Qatar National Library (QNL) will launch several new programmes in the coming months starting with the first ‘Community Read’ initiative on November 21 with the award winning novel ‘Bitter Almonds’, a senior official told Gulf Times.
“We are launching the first Community Read programme this month. We are excited about launching our very own and the first QNL podcast series this December. In celebration of Qatar National Day, the first episode will host Sheikh Mohamed bin Ahmad al-Thani, author of Jassim the Leader: Founder of Qatar,’ disclosed, Carol Ann Daul Elhindi, reference services manager, QNL.
“We also have a lineup of exciting topics and interviews and encourage all residents and citizens to stay tuned through our website and social media platforms for further information,” continued, Elhindi.
“The community Read programme has been developed to promote reading and sharing among a very broad audience across all age groups. The reading event on November 21 aims to encourage our members to explore various aspects of the book with the author herself – Lilas Taha. We hope to inspire thought and an exchange of ideas during the discussion,” she explained.
As for the selection of the book , the official noted that the story is relevant to the local communities in Qatar and the book is available in both English and Arabic. “It is a historical fiction centred around the trials of a Palestinian family who become Syrian refugees. We have multiple copies in both languages available in the library,” she said.
The first Community Read event will be a virtual one due to the Covid travel restrictions and the library is planning to host the future reading events in person at QNL.
She stated :“We intend to continue this programme annually. Although our titles will be chosen based on the merit of the writing, the subject matter, its appeal to a wide audience, and the author’s availability, we do welcome suggestions for titles from our patrons as well. We will also continue to choose books that are published in multiple languages to create a more inclusive environment for learning and exchanging knowledge.”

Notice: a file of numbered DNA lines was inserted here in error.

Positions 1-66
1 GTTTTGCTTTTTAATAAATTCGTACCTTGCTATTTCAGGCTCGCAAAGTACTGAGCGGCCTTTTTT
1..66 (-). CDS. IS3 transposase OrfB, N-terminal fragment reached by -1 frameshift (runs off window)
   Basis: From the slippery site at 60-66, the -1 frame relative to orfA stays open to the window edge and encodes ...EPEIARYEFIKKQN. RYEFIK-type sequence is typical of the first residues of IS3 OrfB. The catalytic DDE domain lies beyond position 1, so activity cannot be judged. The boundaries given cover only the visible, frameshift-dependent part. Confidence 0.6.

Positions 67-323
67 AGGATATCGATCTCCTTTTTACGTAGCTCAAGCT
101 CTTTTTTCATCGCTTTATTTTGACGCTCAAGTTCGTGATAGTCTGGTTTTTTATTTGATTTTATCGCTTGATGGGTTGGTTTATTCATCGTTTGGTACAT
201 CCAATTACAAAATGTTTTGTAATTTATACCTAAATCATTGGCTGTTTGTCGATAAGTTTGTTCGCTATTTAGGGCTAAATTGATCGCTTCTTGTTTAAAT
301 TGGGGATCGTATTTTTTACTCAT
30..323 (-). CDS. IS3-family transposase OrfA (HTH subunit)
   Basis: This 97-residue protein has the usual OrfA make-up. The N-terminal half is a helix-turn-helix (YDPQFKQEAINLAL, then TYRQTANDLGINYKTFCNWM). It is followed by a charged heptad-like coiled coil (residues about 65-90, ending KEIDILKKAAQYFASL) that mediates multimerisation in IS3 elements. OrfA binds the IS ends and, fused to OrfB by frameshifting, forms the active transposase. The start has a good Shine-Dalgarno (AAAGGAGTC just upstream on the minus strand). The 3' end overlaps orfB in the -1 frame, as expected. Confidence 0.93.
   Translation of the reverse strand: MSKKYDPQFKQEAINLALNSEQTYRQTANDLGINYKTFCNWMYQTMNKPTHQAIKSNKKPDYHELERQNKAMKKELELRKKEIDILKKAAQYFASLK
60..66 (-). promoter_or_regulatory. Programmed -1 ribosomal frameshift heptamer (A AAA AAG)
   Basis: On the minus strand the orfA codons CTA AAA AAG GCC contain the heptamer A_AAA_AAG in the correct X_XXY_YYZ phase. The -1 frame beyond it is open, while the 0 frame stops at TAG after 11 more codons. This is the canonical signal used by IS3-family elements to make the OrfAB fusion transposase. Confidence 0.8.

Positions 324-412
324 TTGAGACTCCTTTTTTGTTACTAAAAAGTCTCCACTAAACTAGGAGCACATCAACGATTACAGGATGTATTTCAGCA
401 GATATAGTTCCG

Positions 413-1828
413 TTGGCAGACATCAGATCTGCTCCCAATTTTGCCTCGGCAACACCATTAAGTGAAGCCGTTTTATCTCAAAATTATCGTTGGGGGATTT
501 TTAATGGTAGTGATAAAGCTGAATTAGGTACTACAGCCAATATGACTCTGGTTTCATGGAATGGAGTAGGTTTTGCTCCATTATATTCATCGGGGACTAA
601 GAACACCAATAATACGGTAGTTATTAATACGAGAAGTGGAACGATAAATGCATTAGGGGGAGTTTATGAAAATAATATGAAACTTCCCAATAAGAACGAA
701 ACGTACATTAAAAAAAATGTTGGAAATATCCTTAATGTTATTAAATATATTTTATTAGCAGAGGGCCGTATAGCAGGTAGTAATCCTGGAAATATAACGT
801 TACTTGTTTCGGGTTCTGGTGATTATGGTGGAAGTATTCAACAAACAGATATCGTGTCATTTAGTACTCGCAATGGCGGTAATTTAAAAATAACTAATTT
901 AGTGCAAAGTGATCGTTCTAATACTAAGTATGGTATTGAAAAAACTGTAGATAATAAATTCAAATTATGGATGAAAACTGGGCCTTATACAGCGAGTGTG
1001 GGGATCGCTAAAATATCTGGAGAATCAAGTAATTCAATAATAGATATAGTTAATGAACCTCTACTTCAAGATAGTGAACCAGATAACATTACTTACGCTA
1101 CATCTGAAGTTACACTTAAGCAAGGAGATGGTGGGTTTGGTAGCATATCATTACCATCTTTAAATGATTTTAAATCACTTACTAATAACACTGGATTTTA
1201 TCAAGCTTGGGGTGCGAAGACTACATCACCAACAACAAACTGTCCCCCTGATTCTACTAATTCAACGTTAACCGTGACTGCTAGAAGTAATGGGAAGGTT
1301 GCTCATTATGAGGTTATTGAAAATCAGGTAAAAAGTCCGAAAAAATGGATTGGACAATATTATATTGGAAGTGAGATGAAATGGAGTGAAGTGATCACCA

Lilas Taha, the author of ‘Bitter Almonds’ noted that the focus of the discussion will be on the book writing process itself.
“ How I developed the characters and why I chose to chart the way each character dealt with the events of the time. I wanted to paint a human story that readers could connect with on an emotional and social level, keeping the political and historical climate in the background. I hope to answer questions from readers in this event. The Palestinian struggle, history, and culture has been written in many ways using different forms and angles. I hope Bitter Almonds adds to the trove of informative literature and continues the momentum,” Taha, told.
Taha remarked that she started the creative writing journey to inform readers who are not familiar with the circumstance, cultural, historical, and political currents that shape and affect Palestinian refugee lives.
“I always hope that a reader can learn something which causes a positive impact on him or her, no matter how small. I do believe that community reads such as this one by Qatar National Library, brings different people from different backgrounds to share the same experience: reading and focusing on one book. I truly think this is a priceless communication tool and, hopefully, an inspiring process,” maintained, the author who is on the final touches of ‘Found in Thyme’ a sequel for her third novel ‘Lost in Thyme’ which concludes the story of first-generation Palestinian-Americans exploring their roots and trying to stay true to their cultural identity.
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